HEY HO, LET’S GO. TO HEYFORD

 

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Another “Last GBG Pub In The County” for you, and more evidence that Northamptonshire is an underrated pubby gem (don’t argue, I’ll fight ya).

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Even more so than, say, Dorset or Gwent, Northants throws up villages seemingly untouched by progress, reflected in the pubs.Ā  Last year we had the magical Three Horseshoes in Ecton, now it’s the Foresters Arms in Nether Heyford.

Admit it, you’ve never heard of it, even though the lovely Mrs RM is working only ten miles away.

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Two minutes off the M1, but clearly a crack in the Space/Time continuum allows Heyford to continue in about 1973.

If it was in Oxfordshire, you’d have a pashmina parlour and artisanal deli, here it’s just a One Stop Shop for your chocolate and two pubs.

And golden stone, of course.

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St Peter & St Paul
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A typical house

So surprised was I to find a village pub actually open at lunchtime I appear to have falling over while taking the photo of the Foresters Arms.

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A couple of Old Boys finishing their pints, a couple of Young Boys (not the Swiss) fixing the pool table, a couple of beers.

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Two is plenty

I’m sure there was a conversation which ended with me saying “Two beers is plenty !” in an over-enthusiastic way.

Tim Taylors Knowle Spring seems to be the new Plum Porter, popping up in rural free houses all over the place and being remarkably consistent.

Away from the high tables I enjoyed an uninterrupted view of the brewerania and the successful fixing of the pool table, accompanied by a cool, crisp pint (NBSS 3.5)Ā  and a packet of Wednesbury scratchings (not pictured for health reasons).

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Thatchers glass actually a bit of a classic

An entirely appropriate way to finish a genuine beer drinkers’ county, staring blissfully into the distance at the Bass mirror I couldn’t quite fit in my jacket pocket.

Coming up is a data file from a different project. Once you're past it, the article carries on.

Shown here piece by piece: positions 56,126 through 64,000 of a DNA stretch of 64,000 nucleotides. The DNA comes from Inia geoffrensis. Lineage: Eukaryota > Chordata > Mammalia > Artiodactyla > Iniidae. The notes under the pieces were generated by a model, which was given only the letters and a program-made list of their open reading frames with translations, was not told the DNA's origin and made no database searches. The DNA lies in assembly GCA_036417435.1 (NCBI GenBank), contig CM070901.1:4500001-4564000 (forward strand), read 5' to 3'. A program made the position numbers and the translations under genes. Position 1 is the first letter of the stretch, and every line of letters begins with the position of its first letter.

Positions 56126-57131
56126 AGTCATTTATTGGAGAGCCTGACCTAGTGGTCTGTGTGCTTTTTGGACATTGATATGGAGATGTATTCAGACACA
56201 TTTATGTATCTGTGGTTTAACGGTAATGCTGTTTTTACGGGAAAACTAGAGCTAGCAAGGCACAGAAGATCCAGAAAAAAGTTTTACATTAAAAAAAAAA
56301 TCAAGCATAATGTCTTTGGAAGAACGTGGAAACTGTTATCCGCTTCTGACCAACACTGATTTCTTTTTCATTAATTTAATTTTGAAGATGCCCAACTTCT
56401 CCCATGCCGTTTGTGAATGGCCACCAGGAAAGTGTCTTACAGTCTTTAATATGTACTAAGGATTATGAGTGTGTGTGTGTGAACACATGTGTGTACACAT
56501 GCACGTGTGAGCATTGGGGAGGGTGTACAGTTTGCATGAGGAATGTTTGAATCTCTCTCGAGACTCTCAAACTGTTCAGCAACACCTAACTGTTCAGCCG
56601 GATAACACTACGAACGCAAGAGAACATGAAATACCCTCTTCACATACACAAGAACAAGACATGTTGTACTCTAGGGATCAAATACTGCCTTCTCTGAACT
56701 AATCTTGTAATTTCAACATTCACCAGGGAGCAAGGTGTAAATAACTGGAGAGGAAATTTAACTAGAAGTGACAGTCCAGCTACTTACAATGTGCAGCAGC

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24 thoughts on “HEY HO, LET’S GO. TO HEYFORD

  1. I’ve often wondered where pubs find all the knick-knack they place around walls and on all available shelf space. I suspect there are are massive factories some place in the Irish countryside producing “old” mirrors, photos, posters etc.

    Liked by 1 person

    1. I share your speculation, but it can be more mysterious, Morten. I was in one pub with a large collection of polished old brass and copper paraffin blowlamps, for instance.

      I know that such things exist, but how do so many come together in one place?

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  2. 1973 eh? Do they still have elm trees then?

    I think that the stone colour in that part of the world is a bit special, the best, even, whatever.

    So, come March 2019, some people think that the whole country will turn into Heyford, do they?

    Liked by 1 person

  3. It looks like Flowers on a shelf rather than on the bar this time.
    And over the fire place is one of those reproduction Bass mirrors made I forget where.
    In August I was in a village pub actually open at lunchtime seven miles from there, the Red Lion at East Haddon.

    Liked by 1 person

  4. No mention of the mighty Grand Union Canal that passes through/round the village? I remember it well…we last visited the Foresters Arms in 2001…it looked a little different in those days, but not too much has changed outside (can’t remember the inside!)

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      1. Didn’t need the map, I’ve sailed that particular stretch of cut many times in the past, but we rarely stopped at Nether Heyford – usually, Weedon and Stoke Bruerne were our favoured watering holes!

        Liked by 1 person

  5. This is completely off-topic, but I wanted to put it somewhere. I have today,for the first time, thrown beer in a plant pot. It was the best part of a pint of Serenity Idaho #7 SIPA in a bar in Lerwick. It was ferociously hopped, undrinkable and set me back the thick end of a fiver. Only trouble was, the pot I poured it into contained some sort of plant which evidently doesn’t need much watering so the soil was bone dry and the over-carbonated filth went everywhere. Hi de ho. I walked out discreetly.
    Back on track, Heyford gave its name to a heavy biplane bomber in use by the RAF in the 1930s. (Courtesy of the DEPT of Dull Facts)

    Liked by 2 people

  6. I admit it. I have Nether heard of Never Heyford. In fact, worse, on seeing the article titled Heyford and the map of Northants, I thought it was Heyford in the south west of the county, which would be absurd as said settlement is actually in Oxfordshire. Minus points for me.

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  7. That Knowle Springs is a nice drink. I had a sneaky preview case of bottles a while back and thought it excellent. It’s much easier to cellar than Landlord which should only go to licensees who have either been on course, or a proven track record in keeping it. If kept well and turned over it is a cracking pint of beer, if not then it can be appalling. Boltmaker (Best Bitter) is much easier to keep and a lovely pint of bitter.

    Mind you I’m surprised you didn’t go for a mainstream brand – think I can just see Fosters tap?

    Liked by 1 person

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